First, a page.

In the wake of the Bill 60 debates currently taking place in Quebec, we suggest an analysis of the possible consequences, with regards to labour relations, of the Charter affirming the values of State secularism and religious neutrality and of equality between women and men, and providing a framework for accommodation requests (“Charter“). Indeed, it is clear that this Bill may change the rules now applicable in the Quebec workplace.

According to the Charter, which is currently under general consultation, an employee of a public body must not, in the exercise of his or her functions, wear an object which overtly indicates a religious affiliation. The Charter also creates an obligation to have one’s face uncovered, for both the employee who is offering the service and the person who is receiving service, except for when accommodation is requested. Moreover, the Charter includes these obligations as labour standards and makes them public policy.

If it is adopted as currently written, the Charter will apply in broad scope to the public bodies and their personnel members. For instance, the Caisse de dépôt et placement du Québec, institutions governed by the Act respecting health and services and social services, Hydro-Québec and the Société des alcools du Québec will all be subject to the Charter, thus impacting thousands of jobs.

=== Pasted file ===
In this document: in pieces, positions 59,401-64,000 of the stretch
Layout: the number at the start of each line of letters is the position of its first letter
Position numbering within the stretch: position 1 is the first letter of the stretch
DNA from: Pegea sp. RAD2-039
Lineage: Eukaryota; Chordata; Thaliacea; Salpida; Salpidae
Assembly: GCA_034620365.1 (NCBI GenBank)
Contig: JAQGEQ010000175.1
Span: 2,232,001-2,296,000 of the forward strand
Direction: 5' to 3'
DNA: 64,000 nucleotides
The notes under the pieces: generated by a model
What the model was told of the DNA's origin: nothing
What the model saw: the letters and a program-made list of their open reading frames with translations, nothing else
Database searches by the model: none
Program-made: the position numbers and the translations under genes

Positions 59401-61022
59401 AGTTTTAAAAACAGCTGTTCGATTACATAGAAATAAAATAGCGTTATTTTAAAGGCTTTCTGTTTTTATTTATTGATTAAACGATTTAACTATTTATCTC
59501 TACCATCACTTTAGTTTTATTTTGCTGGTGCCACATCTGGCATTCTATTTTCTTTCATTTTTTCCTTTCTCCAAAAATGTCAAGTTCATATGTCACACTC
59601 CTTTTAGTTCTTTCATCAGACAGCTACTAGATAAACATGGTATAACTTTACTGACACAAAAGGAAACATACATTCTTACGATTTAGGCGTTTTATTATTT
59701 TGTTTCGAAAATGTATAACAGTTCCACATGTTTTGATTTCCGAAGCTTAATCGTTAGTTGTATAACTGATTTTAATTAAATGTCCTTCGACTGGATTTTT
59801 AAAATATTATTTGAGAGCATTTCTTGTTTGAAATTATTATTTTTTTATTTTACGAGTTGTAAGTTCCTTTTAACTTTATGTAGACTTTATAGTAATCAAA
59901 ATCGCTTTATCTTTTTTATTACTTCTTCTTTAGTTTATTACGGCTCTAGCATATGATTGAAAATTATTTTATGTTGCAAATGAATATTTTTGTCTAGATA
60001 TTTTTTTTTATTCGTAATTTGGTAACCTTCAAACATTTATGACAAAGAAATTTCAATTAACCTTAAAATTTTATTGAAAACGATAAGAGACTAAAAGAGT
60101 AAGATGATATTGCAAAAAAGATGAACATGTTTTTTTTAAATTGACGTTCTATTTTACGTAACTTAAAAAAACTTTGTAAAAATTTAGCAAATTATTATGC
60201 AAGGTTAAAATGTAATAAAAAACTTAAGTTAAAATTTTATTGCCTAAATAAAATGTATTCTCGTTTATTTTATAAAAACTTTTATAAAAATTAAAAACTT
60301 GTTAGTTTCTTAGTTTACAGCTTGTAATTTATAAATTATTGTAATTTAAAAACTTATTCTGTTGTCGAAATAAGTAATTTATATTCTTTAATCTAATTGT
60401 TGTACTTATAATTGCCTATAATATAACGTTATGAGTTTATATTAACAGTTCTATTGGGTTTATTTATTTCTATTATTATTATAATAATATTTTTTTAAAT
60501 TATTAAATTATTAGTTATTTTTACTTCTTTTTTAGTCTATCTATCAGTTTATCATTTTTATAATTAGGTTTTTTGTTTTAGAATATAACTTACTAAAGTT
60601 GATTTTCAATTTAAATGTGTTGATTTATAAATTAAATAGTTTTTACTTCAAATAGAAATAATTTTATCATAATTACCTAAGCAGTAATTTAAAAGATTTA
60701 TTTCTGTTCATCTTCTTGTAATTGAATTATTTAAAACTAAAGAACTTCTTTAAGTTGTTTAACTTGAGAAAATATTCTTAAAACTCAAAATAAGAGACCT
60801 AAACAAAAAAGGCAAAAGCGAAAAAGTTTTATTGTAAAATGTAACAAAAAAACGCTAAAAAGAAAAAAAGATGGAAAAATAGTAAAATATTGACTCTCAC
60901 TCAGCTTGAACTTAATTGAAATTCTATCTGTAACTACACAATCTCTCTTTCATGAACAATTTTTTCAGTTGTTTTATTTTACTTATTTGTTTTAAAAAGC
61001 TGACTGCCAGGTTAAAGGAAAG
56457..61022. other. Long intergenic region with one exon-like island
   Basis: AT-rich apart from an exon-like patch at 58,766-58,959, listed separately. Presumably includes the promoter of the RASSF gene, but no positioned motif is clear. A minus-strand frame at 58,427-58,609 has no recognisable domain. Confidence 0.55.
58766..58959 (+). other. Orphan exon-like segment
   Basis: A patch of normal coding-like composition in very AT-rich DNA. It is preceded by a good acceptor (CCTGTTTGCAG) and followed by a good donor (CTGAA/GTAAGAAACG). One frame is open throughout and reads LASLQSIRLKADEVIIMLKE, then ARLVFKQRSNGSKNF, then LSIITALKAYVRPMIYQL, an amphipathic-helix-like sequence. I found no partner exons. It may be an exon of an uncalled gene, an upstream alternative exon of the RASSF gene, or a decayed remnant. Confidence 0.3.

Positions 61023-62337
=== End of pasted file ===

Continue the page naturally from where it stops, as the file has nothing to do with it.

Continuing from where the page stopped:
Moreover, the Charter also provides that in certain circumstances, a public body may require a person with whom it has entered into a service contract or subsidy agreement to fulfill the aforementioned obligations.

Modifications will also be brought to the applicable principles in cases of accommodation requests. The Charter contains a chapter which provides for rules with regards to the handling of accommodation requests by a public body. A particular policy has also been created for work absenteeism.

Bill 60 allows the government to make regulations to facilitate the implementations of the Charter of Quebec Values. The Charter of Human Rights and Freedoms will also be modified.

Impact of the Charter in the workplace

The Charter will surely have some effects in the workplace. First of all, every public body subject to the Charter must adopt policies for its implementation. It is important to note that these policies should provide for the handling of a failure to comply with the provisions of the Charter, notably with regards to disciplinary aspects.

The section under which the Charter may be applicable to partnerships and persons should be considered as an important element if the Charter is adopted. Indeed, a partnership may have to require its employees to observe various restrictions pertaining to religious symbols and the obligation to have one’s face uncovered. Difficulties will surely arise from this situation with regards to possible disciplinary measures as a result of failing to respect these provisions.

One thing is certain: this Bill will continue to generate debate, especially considering the fact that some of the people involved have expressed their intention to challenge the constitutionality of the Charter.

Thanks to Pierre-Olivier Tremblay, student-at-law at Norton Rose Fulbright’s Montréal office for his contribution to this article.